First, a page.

‘Early in the last century,’ the narrator’s host tells him, ‘the evolution was completed by the final consolidation of the entire capital of the nation. The industry and commerce of the country, ceasing to be conducted by a set of irresponsible corporations and syndicates of private persons at their caprice and for their profit, were intrusted to a single syndicate representing the people, to be conducted in the common interest for the common profit.’

Utopians are easy targets for mockery. It happens to Gonzalo in The Tempest when he is trying to cheer up the King of Naples after the shipwreck by telling him what he would do if he were king of the island, while the young lords make fun of him behind his back.

Gonzalo           No occupation; all men idle, all;
                           And women too, – but innocent and pure;
                           No sovereignty, –
Sebastian                                           Yet he would be king on’t.
Antonio         The latter end of his commonwealth forgets the beginning.
Gonzalo        All things in common nature should produce
                         Without sweat or endeavour: treason, felony,
                         Sword, pike, knife, gun, or need of any engine,
                         Would I not have, but nature should bring forth,
                         Of its own kind, all foison, all abundance,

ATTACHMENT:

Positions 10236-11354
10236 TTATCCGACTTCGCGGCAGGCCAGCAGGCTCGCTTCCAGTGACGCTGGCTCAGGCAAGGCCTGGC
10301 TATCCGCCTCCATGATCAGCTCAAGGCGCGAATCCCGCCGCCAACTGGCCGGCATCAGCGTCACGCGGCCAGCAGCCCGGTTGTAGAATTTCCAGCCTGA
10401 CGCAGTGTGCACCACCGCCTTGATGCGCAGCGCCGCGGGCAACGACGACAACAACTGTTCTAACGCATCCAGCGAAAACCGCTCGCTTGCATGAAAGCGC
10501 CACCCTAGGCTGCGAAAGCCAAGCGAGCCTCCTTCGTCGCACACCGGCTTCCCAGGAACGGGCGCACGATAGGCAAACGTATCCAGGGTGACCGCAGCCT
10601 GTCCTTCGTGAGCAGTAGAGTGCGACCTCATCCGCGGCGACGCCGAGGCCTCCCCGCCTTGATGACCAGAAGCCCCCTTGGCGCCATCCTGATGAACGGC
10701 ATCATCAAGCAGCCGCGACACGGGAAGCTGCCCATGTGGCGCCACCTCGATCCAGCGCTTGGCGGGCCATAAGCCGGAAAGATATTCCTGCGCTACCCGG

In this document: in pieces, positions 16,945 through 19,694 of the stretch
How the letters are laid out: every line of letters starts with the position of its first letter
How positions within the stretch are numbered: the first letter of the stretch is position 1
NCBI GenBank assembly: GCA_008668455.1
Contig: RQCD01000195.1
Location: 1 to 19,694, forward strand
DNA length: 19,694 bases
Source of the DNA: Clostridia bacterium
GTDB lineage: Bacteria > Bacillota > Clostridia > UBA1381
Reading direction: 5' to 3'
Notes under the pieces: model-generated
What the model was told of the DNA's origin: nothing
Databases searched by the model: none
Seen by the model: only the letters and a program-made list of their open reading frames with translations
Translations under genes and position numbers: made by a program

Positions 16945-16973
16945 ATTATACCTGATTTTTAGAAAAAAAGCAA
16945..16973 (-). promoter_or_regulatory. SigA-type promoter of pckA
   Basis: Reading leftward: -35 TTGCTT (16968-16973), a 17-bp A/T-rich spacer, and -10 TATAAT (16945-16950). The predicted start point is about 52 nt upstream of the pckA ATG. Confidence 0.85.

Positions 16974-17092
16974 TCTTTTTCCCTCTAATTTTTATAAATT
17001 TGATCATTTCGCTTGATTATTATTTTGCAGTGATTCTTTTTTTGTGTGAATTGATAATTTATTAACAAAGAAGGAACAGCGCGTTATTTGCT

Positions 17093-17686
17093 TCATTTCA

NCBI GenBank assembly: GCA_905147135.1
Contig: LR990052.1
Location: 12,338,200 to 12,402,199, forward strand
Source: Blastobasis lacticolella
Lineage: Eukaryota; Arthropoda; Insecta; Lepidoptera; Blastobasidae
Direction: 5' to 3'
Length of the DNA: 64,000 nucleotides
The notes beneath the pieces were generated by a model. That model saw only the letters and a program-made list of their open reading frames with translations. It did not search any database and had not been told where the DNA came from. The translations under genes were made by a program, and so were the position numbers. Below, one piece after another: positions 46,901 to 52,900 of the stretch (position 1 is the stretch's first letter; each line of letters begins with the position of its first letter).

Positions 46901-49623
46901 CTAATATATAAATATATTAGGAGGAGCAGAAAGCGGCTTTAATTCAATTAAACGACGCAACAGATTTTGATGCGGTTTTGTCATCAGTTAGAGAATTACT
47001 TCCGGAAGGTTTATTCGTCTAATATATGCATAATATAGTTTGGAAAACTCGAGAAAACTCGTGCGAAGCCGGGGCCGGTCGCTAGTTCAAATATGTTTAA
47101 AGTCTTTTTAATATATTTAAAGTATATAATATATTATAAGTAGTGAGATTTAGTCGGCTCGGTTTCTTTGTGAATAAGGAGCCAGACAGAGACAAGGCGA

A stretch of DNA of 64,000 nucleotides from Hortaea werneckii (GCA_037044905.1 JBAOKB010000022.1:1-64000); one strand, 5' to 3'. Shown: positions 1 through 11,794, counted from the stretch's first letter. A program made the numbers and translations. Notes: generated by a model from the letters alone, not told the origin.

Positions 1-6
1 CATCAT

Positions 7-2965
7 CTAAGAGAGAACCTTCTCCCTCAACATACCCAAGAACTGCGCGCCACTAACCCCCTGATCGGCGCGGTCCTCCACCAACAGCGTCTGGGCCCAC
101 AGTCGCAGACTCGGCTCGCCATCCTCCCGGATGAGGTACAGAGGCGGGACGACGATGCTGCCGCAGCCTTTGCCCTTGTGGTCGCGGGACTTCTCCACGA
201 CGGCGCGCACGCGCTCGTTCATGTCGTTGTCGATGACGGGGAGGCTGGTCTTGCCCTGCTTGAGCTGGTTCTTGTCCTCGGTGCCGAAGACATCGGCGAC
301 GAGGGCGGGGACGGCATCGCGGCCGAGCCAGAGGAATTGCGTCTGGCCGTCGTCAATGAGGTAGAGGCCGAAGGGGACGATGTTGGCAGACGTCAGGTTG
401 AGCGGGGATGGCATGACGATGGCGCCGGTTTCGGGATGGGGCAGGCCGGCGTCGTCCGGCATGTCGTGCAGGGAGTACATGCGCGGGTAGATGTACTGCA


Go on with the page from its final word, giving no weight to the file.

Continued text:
To feed my innocent people.
Sebastian    No marrying ’mong his subjects?
Antonio       None, man; all idle; whores and knaves.
Gonzalo       I would with such perfection govern, sir,
                       T’excel the golden age.

Modern directors sometimes connive at their mockery, making Gonzalo an easier target by portraying him as an old fool, ignoring Shakespeare’s own description of him in the Dramatis personae as ‘an honest old counsellor’.

Modern readers are more comfortable with dystopias than utopias. Modern writers too. Perhaps the last honest-to-goodness utopia was William Morris’s News From Nowhere, which was published just two years after Bellamy’s Looking Backward. Morris sets his novel in the future too, starting with a revolution that takes place in 1952, then taking us another hundred years into the future when his narrator, like Bellamy’s, wakes from a long sleep. The post-revolutionary England that he finds himself in, unlike Bellamy’s America, is a golden age of the traditional kind. William Morris turns the clock back instead of forward to a utopia which looks a bit like medieval England but which is really, as his title reminds us by its use of the literal meaning of Thomas More’s Greek neologism, nowhere.

In spite of its initial popularity, Bellamy’s novel does not seem to have had a lasting impact. But then what novel, utopian or otherwise, ever does? What a difference it would have made if Marx and Engels had written a novel instead of a manifesto.

looking backward 01

The next post will be my Reader’s Diary for 2 July 2014.

The week after that I will be writing about Empathy.